Senators Spar Over Immigration During Confirmation Hearing for Attorney General Nominee Loretta Lynch
At the U.S. Senate confirmation hearing for Loretta Lynch, President Barack Obama’s nominee for the next attorney general, Republican members of the Judiciary Committee took turns Wednesday grilling Lynch about her stance on Obama’s immigration policies.
But Democrats accused their colleagues across the aisle of playing political games at a hearing meant to evaluate Lynch’s qualifications.
Asked by Sen. Chuck Grassley (R-Iowa) whether she thought President Obama had the power to grant temporary relief from deportation for roughly five million immigrants staying in the country illegally, Lynch replied that she had no reason to “doubt the reasonableness” of the Justice Department’s legal opinions. The Justice Department’s Office of Legal Counsel reviews the legality of presidential actions, and approved Obama’s immigration executive action that was announced in November.
The president’s immigrant relief programs give the Department of Homeland Security discretion to prioritize deporting immigrants who have committed serious crimes, while deferring deportation for law-abiding immigrants who meet the programs’ other qualifications. The programs will also provide immigrants with work permits.
Lynch agreed that Obama’s proposal was a reasonable way to deal with the estimated 11 million illegal immigrant population in the country, given the limited resources of U.S. law enforcement authorities.
But she seemed to appease the Republicans by noting that the Department’s rationale for approving Obama’s executive action lacked a “legal framework.”
The questioning didn’t stop there. Sen. Jeff Sessions (R-Ala.) asked Lynch whether she believed it was a civil right to grant illegal immigrants a pathway to citizenship. Lynch replied that she felt “citizenship is a privilege that has to be earned,” and that the country’s laws lack a civil right guarantee to citizenship.
Sessions then asked whether citizens are more entitled to a job than immigrants in the country unlawfully. Lynch responded that “the right and the obligation to work is one that’s shared by everyone in this country regardless of how they came here.”
When pressed about whether it would be considered job discrimination when employers show preference in hiring citizens over unauthorized immigrants with work permits, Lynch said she had not yet studied the legalities of that, and would review the issue with the senators.
Sen. Chuck Schumer (D-N.Y.) reprimanded his colleagues for performing a “political point score exercise.” He called the Republican senators’ suggestion that Obama’s executive action was illegal “absurd” and “a myth,” comparing the deferred deportation of law-abiding immigrants with prosecutors across the country who use discretion to pursue higher-level crimes.
“The president’s immigration policies are not seeking confirmation today,” Schumer said. “This is not the time or place to vent frustration.”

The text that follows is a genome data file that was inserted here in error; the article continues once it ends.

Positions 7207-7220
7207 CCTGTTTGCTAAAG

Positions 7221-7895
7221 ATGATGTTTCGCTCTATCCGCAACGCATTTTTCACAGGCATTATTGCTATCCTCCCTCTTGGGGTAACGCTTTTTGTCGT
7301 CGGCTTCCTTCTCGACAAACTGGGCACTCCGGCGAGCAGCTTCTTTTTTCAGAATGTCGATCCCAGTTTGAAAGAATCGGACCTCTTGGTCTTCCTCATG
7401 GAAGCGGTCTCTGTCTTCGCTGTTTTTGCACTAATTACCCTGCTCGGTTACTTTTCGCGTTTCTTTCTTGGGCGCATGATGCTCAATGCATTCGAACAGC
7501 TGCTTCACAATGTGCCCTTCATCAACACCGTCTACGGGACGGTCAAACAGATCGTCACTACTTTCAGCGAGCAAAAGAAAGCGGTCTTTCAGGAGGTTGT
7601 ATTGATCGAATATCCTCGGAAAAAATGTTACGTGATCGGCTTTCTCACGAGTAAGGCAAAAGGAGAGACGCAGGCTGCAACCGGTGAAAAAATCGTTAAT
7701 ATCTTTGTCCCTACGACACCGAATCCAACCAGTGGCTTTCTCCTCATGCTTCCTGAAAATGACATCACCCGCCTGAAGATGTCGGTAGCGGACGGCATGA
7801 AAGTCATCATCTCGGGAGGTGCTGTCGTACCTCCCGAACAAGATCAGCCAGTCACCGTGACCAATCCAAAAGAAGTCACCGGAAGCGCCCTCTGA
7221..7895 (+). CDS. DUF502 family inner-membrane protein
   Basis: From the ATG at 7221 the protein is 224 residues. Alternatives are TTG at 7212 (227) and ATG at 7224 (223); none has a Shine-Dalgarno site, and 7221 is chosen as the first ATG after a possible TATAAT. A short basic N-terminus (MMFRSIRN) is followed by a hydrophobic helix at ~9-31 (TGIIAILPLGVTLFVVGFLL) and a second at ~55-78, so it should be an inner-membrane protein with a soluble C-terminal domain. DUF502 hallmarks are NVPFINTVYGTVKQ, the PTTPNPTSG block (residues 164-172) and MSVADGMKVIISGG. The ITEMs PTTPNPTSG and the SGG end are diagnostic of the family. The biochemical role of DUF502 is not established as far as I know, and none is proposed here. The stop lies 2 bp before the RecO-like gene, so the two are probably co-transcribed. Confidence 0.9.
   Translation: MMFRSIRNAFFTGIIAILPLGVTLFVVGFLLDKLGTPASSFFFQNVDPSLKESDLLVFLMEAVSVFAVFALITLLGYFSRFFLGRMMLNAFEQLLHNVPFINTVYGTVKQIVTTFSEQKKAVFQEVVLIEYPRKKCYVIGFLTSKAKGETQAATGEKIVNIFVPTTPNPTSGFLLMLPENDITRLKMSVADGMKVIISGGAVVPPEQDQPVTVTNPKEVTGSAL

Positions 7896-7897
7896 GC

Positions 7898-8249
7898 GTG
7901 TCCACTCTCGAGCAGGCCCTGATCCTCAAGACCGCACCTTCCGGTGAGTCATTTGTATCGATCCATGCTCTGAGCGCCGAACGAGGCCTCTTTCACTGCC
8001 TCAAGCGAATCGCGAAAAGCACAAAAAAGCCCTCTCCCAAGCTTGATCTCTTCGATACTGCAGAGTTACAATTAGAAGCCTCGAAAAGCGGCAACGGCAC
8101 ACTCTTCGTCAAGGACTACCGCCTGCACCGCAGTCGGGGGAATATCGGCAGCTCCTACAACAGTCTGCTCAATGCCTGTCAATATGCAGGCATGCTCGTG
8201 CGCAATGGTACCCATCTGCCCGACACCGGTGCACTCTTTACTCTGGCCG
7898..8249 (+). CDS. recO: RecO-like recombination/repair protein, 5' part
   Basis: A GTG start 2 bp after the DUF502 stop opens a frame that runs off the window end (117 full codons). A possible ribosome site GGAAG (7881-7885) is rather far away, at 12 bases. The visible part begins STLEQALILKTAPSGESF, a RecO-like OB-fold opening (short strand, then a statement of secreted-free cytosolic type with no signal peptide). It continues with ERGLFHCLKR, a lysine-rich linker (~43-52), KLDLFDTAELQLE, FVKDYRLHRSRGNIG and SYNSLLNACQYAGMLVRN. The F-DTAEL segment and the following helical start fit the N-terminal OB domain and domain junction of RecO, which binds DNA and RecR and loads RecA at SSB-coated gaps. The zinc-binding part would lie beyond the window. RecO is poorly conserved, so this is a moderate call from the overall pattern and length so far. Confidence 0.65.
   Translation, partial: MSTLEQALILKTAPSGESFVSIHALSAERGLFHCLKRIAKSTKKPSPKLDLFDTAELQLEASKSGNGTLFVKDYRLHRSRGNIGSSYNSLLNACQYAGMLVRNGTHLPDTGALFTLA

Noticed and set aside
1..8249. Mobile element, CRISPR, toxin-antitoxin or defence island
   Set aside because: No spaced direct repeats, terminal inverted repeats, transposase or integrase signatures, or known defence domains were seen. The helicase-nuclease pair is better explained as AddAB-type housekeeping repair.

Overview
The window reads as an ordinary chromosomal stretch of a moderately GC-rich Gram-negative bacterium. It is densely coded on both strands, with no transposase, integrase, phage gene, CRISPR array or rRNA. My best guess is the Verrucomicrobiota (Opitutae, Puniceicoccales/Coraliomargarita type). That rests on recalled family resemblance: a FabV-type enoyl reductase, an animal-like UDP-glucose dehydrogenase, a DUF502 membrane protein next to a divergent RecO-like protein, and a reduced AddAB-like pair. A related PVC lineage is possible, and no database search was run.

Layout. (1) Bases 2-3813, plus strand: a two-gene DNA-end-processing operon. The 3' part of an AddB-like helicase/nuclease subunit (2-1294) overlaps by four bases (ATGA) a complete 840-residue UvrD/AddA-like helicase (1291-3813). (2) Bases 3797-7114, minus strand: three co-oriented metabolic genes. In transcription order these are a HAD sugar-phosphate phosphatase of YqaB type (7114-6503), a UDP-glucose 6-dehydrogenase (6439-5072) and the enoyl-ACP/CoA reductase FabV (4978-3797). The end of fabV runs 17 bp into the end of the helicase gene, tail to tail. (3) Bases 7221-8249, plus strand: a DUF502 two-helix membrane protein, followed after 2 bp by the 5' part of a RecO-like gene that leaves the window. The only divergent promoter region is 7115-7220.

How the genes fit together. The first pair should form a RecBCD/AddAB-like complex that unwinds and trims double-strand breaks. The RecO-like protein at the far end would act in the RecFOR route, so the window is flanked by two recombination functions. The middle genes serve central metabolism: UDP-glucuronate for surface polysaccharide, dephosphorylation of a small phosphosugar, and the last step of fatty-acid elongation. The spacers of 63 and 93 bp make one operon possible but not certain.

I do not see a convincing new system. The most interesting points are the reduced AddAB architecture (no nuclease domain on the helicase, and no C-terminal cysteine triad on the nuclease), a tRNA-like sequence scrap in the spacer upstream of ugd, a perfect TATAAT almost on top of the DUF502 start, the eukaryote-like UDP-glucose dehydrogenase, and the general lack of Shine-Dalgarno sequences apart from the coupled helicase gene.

Sen. Patrick Leahy (D-Vt.) expressed similar sentiment, saying the hearing “cannot be used as a soundbite of Washington political football.”
Throughout the first half of Wednesday’s hearing, the Republican members of the committee also showed displeasure with current attorney general Eric Holder, criticizing him for sticking close to Obama’s policies and disrespecting the Senate’s oversight role over the Justice Department.
Several senators asked Lynch whether they can be assured she will remain independent and not be partial to the executive branch.
Lynch promised the committee her commitment to the Constitution, and said she understood “it was a necessary obligation” to say no to the president if the law deemed his actions unlawful.
In her opening statement, Lynch—who currently serves as the U.S. attorney for the Eastern District of New York—spoke of her priorities if confirmed for the highest law enforcement position in the country.
“Few things have pained me more than the recent reports of tension and division between law enforcement and the communities we serve,” Lynch said, referring to the rift in police-community relations that deepened following police shootings of unarmed civilians in Ferguson, Mo., and Staten Island, N.Y. Public outrage over the deaths ignited protests across the country last year.
Earlier in Lynch’s career at the Eastern District, she helped prosecute a police officer who assaulted a Haitian immigrant.
She said she would work to improve relations by getting police and residents to discuss their concerns, “helping them see that we are all in this together.”
Lynch also spoke of the growing threat of cyber attacks on U.S. soil, including those launched by terrorists.
When Sen. Lindsey Graham (R-SC) asked whether she believed the NSA (National Security Agency)’s controversial terrorism surveillance program was constitutional, she answered in the affirmative, saying it was an effective tool at curbing terrorists.
But she also agreed to look into potential privacy violations in federal surveillance programs under the Foreign Intelligence Surveillance Act. Some of the law’s provisions are set to expire on June 1.